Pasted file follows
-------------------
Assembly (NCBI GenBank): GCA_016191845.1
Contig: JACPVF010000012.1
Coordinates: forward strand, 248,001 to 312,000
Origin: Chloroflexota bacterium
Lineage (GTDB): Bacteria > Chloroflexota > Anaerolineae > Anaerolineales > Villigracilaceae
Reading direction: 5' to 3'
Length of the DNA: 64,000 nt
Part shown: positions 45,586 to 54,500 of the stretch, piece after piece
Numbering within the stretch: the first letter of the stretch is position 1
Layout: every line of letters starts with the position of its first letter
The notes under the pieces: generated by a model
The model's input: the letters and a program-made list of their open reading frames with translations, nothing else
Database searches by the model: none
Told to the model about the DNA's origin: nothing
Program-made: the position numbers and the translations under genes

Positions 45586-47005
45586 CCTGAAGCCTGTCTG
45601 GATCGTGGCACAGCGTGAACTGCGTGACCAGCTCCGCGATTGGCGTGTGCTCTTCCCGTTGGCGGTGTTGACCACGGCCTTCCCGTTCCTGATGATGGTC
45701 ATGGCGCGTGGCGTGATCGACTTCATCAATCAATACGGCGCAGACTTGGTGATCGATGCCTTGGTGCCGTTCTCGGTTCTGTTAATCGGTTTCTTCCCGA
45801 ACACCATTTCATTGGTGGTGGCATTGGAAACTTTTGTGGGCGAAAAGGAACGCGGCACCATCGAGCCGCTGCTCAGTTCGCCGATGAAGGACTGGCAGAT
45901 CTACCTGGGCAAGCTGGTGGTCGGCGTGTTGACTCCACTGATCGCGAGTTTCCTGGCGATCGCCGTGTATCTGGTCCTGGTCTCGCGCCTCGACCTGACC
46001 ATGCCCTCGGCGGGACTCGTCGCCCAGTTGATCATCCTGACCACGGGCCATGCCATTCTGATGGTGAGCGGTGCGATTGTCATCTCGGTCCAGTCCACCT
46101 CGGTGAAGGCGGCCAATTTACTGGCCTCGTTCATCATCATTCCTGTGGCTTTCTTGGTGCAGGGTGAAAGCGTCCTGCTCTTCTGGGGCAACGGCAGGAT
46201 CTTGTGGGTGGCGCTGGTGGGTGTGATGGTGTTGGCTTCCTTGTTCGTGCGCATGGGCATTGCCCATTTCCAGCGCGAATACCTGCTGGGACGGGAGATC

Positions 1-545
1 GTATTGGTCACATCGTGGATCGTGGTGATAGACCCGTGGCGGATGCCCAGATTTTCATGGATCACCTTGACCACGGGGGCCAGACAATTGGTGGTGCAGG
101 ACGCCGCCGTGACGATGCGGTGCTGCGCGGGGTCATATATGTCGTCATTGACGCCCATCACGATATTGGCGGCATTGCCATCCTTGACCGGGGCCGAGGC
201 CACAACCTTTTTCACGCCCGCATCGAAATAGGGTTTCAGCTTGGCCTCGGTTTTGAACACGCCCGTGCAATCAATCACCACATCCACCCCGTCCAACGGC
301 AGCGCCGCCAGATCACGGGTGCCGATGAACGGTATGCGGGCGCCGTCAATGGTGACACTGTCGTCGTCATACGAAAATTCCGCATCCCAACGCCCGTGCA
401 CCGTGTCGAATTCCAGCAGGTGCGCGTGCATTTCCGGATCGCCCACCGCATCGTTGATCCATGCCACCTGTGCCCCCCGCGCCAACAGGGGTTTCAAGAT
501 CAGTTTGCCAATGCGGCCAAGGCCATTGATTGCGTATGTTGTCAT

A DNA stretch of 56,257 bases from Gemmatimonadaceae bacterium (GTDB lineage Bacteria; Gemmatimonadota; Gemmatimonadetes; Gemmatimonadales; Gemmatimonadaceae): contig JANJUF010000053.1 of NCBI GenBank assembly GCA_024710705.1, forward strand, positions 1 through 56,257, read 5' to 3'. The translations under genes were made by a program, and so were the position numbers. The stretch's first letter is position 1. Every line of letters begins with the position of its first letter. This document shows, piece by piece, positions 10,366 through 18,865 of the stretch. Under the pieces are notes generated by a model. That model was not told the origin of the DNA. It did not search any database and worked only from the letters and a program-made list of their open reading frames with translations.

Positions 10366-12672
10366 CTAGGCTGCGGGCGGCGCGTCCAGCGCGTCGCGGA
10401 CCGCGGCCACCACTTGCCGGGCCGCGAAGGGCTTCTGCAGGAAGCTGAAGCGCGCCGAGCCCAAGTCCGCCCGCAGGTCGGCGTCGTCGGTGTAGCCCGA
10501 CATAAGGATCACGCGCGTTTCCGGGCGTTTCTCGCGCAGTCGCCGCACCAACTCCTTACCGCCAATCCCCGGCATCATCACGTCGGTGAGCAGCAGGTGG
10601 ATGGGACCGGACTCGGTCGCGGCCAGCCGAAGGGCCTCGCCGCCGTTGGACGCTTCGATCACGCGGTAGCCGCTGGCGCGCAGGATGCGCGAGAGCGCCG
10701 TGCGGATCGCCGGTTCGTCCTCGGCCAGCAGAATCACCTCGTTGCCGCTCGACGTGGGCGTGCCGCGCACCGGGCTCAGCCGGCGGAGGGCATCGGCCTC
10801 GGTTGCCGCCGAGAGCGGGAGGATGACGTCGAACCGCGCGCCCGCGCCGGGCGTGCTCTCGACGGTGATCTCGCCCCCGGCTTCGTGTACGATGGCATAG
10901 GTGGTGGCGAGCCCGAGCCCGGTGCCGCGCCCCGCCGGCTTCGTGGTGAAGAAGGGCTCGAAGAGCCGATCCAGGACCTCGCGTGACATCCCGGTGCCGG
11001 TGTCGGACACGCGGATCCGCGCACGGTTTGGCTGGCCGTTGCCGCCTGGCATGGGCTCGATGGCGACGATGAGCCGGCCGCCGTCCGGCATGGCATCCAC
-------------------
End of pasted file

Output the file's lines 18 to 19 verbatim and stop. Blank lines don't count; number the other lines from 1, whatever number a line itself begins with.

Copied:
45601 GATCGTGGCACAGCGTGAACTGCGTGACCAGCTCCGCGATTGGCGTGTGCTCTTCCCGTTGGCGGTGTTGACCACGGCCTTCCCGTTCCTGATGATGGTC
45701 ATGGCGCGTGGCGTGATCGACTTCATCAATCAATACGGCGCAGACTTGGTGATCGATGCCTTGGTGCCGTTCTCGGTTCTGTTAATCGGTTTCTTCCCGA